Just when I think I’ve seen it all, Matt Hamill wins by head kick?
While I won’t go as far as to say that Hamill is the next Rashad Evans, there was something eerily familiar between Hamill’s vicious knockout of Mark Munoz last night and Evans brutal knockout of Sean Salmon at UFC Fight Night 8. At the time of the Salmon knockout, Evans was generally viewed as a tremendous wrestler with decent striking ability. Even though Evans previous fight was a vicious ground and pound stoppage of Jason Lambert, his three previous bouts for the UFC had ended in uneventful decisions.
While Hamill is normally fairly exciting to watch, his stand up game has never been his greatest strength. Even though his greatest strength will never be his striking arsenal, Hamill showed last night, a lot like Evans did in his bout with Salmon, that he is far from a one trick pony. The three time NCAA Division III National Champion in wrestling just gave his future opponents something else to worry about in the octagon, outside of defending the takedown.
I’m not saying that I am completely sold on Hamill being the next UFC light heavyweight champion by any means, but I am saying that the fashion of his victory last night sure peaked my interest, a lot like Josh Koscheck‘s knockout of Dustin Hazelett and Evans knockout of Salmon had previously forced me to pay attention to what I had considered to mainly be pure wrestlers at the time. With the contrasts that Koscheck and Evans’ careers have taken since the previously mentioned fights, it will be interesting to see how it unfolds for “The Hammer” as time goes on.
For the first time ever, I am genuinely excited to see Hamill’s next appearance in the cage.
Kendall Grove’s Inspector Gadget punch
I could have swore I heard Grove say “Go, go gadget arm”, right before he threw the jaw jarring punch that deposited Jason Day onto the canvas. It was a perfect display of how a vertically advantaged fighter should ‘fight tall’.
At 6′ 6″ tall, Grove presents some very unique challenges to anyone that stands across from him in the UFC’s middleweight division. I wouldn’t go as far as to say that “Da Spyder” has a good chance of dethroning “The Spider” anytime in the near future, but I will say this, if Grove can continue to use his lengthy frame and reach to his advantage the way he did against Day at UFC 96, he very well may have finally tapped into something that could keep him in the UFC for many fights in the future.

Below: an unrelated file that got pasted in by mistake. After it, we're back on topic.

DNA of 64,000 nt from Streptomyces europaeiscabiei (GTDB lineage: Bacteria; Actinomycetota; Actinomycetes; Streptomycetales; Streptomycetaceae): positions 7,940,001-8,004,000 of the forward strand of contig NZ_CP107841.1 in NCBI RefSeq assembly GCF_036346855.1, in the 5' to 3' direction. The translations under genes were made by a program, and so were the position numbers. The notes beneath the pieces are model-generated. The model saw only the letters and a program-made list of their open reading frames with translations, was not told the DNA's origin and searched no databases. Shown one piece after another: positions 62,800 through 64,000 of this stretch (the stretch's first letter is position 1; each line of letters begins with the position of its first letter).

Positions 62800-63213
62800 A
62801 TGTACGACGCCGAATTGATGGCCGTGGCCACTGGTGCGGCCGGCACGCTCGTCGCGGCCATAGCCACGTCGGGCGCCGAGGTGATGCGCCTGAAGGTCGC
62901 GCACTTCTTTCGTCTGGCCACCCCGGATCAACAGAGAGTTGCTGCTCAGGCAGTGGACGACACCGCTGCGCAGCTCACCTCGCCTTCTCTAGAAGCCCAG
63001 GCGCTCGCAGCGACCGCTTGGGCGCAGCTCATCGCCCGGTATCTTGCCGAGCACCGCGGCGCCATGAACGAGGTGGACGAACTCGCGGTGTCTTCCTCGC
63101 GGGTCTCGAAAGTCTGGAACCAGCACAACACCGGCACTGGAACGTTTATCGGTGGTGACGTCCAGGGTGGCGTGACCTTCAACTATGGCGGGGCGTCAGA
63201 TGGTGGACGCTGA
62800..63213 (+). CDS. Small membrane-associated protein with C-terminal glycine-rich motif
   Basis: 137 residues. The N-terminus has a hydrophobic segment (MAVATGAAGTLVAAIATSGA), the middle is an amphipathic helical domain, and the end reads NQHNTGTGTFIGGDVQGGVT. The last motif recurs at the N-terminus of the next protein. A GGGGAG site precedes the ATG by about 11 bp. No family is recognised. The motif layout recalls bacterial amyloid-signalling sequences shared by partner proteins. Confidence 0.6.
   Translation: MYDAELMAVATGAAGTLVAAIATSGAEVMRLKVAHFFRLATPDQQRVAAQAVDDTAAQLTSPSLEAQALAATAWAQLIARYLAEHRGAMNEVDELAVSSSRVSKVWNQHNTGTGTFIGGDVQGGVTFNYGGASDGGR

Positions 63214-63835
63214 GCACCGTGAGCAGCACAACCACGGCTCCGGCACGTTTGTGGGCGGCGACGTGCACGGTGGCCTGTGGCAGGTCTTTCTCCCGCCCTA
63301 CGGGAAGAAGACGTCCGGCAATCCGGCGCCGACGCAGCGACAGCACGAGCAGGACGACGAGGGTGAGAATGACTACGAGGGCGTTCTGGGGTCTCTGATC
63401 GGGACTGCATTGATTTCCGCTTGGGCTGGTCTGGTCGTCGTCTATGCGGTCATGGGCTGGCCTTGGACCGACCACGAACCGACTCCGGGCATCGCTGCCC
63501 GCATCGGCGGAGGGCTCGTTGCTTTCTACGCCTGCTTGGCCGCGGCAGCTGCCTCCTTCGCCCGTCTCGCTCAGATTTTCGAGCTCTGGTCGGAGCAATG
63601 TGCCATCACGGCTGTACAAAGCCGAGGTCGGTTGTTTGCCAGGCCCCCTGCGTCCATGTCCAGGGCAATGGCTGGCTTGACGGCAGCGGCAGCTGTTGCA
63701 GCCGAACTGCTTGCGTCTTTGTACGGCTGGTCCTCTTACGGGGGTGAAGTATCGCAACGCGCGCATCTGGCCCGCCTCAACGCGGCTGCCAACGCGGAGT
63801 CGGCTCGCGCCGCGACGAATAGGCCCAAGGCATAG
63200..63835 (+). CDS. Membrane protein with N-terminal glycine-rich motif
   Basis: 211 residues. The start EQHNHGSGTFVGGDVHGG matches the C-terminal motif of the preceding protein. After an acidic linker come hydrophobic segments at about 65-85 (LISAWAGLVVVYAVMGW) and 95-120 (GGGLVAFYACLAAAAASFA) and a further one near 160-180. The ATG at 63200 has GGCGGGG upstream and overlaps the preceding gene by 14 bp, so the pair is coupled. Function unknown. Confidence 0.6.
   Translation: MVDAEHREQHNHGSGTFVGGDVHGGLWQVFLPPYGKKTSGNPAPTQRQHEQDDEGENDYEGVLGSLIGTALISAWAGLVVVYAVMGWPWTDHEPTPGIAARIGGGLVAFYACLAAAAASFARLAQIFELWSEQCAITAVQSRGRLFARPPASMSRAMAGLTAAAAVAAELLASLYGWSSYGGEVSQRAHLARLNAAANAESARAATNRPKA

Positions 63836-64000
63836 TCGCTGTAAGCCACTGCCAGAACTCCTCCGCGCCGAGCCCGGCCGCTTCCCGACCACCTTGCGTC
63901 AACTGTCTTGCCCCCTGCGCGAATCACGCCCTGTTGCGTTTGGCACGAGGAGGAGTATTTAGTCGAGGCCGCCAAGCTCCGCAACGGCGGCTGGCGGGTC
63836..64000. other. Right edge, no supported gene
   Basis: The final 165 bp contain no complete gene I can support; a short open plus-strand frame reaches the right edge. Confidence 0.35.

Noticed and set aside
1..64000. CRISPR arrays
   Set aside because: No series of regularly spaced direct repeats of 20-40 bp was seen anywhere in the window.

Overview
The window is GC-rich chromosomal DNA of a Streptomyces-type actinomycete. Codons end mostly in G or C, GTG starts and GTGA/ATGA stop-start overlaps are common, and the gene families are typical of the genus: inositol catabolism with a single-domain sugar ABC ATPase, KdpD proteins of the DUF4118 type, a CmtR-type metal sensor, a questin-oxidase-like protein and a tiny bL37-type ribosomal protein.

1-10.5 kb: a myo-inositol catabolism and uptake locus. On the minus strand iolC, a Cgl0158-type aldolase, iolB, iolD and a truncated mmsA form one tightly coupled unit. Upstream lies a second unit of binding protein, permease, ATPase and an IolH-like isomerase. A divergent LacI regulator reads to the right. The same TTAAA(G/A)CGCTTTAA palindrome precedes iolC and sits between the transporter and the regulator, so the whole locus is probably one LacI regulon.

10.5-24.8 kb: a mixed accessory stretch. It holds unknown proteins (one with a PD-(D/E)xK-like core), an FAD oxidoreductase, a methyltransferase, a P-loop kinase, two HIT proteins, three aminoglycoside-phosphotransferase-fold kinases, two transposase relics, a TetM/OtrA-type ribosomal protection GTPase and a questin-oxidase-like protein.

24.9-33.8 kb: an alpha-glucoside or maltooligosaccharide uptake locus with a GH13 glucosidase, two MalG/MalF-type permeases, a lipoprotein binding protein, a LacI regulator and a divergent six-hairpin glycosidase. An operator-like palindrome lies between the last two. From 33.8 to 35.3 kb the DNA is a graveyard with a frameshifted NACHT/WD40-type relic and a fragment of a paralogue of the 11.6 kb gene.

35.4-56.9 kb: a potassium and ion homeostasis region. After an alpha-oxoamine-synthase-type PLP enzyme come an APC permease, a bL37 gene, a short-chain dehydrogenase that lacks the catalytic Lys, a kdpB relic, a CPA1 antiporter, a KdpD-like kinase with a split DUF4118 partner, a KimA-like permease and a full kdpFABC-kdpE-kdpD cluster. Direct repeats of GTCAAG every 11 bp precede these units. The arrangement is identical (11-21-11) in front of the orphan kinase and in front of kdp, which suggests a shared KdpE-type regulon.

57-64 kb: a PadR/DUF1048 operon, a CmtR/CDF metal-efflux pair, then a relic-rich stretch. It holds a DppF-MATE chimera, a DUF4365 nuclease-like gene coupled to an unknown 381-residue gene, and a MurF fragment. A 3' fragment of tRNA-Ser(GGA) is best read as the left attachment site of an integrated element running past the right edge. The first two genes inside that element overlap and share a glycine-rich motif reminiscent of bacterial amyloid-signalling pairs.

The light heavyweight division has a new shark in the waters
UFC’s light heavyweight division is notoriously stacked but the ultra loaded division just got one contender deeper after Jason Brilz‘ impressive victory over the extremely powerful and dangerous Tim Boetsch. Boetsch won the first round of the pairs match up but Brilz was able to utilize superior wrestling in the second and third rounds to guarantee himself the unanimous decision victory in his second appearance in the octagon.
With a 2-0 record in the UFC, Brilz has not suffered a loss in mixed martial arts in his last thirteen outings. To put Brilz’ win streak in a different perspective, he hasn’t lost a fight since 2001. It’s going to be interesting to see how the former University of Nebraska wrestler will do in his next couple of bouts with the UFC.
Can Gray Maynard please have the respect he deserves?
I know he’s only had a total of eight professional bouts in MMA but what does Maynard have to do, or who does he have to beat, to break into the top ten of the MMA’s lightweight rankings?
The main knock on Maynard from many of his detractors is the same knock long shared by top light heavyweight, Lyoto Machida, he doesn’t finish fights. You know what, who cares? Maynard is winning fights and most impressively, he’s winning them against beasts.
I’m sorry, but since when has finishing off guys like Frankie Edgar or Jim Miller been an easy task? Miller has beaten very capable lightweights Bart Palaszewski, David Baron and Matt Wiman throughout the course of his career, with his sole loss coming at the hands of Frankie Edgar. A man who Maynard holds the sole defeat over, Edgar has toppled top lightweights Tyson Griffin, Mark Bocek, Spencer Fisher and Hermes Franca during his time in MMA. Both Miller and Edgar are two of the most capable and elite competitors in the games lightweight division, and the fact that Maynard holds victories over the pair demands that the former Michigan State University wrestling stand out turned mixed martial artist is finally given his due respect, and hopefully a consensus top ten ranking in the lightweight division.
One of the worst stoppages ever
Let me make one thing clear before I get into this. I have never had a problem with Yves Lavigne, and I actually think that he is one of the better referees in the sport. I also feel like referees in mixed martial arts generally take way too much heat for what I consider to be an extremely difficult and under appreciated job.
With that said, there was absolutely no reason for Pete Sell to take the kind of prolonged beating that he took at the hands of Matt Brown last night. People will boo perceived early stoppages, and post on forums about how fighter A should have been allowed to punch fighter B a few more times all they want, but they are not the ones that have the potential to receive brain damage while participating in the sport they love.